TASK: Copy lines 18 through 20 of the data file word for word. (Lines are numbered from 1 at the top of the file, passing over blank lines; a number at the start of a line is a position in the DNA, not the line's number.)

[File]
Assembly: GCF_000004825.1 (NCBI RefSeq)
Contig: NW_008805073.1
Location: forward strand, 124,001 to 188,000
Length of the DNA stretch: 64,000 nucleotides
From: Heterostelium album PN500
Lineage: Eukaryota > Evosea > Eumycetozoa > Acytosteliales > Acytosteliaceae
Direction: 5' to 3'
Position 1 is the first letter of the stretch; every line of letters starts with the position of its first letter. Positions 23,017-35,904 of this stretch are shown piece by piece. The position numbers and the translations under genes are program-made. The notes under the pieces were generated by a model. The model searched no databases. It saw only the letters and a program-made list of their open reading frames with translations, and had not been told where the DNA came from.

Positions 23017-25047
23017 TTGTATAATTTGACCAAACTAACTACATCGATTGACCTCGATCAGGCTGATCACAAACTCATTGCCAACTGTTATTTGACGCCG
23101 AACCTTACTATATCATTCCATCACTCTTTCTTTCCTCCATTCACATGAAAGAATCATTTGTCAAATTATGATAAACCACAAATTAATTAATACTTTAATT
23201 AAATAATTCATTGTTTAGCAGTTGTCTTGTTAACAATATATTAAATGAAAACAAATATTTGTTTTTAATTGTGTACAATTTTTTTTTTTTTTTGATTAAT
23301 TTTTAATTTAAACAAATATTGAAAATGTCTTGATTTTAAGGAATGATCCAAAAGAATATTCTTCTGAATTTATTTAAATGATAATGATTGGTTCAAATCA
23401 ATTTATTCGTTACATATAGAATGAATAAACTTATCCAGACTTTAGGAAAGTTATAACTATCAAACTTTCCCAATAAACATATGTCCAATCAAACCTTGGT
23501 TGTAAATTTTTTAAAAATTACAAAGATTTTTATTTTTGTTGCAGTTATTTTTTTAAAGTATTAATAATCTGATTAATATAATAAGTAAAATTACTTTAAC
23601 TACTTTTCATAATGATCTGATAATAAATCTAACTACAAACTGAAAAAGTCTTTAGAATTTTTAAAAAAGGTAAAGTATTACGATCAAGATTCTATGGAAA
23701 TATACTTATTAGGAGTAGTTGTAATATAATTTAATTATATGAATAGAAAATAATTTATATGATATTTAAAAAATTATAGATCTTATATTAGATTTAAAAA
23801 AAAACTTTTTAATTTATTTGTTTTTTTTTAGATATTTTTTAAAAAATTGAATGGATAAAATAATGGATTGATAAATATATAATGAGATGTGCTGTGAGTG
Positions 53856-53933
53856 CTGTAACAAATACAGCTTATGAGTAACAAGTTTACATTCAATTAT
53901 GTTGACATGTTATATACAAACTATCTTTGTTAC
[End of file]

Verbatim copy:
23801 AAAACTTTTTAATTTATTTGTTTTTTTTTAGATATTTTTTAAAAAATTGAATGGATAAAATAATGGATTGATAAATATATAATGAGATGTGCTGTGAGTG
Positions 53856-53933
53856 CTGTAACAAATACAGCTTATGAGTAACAAGTTTACATTCAATTAT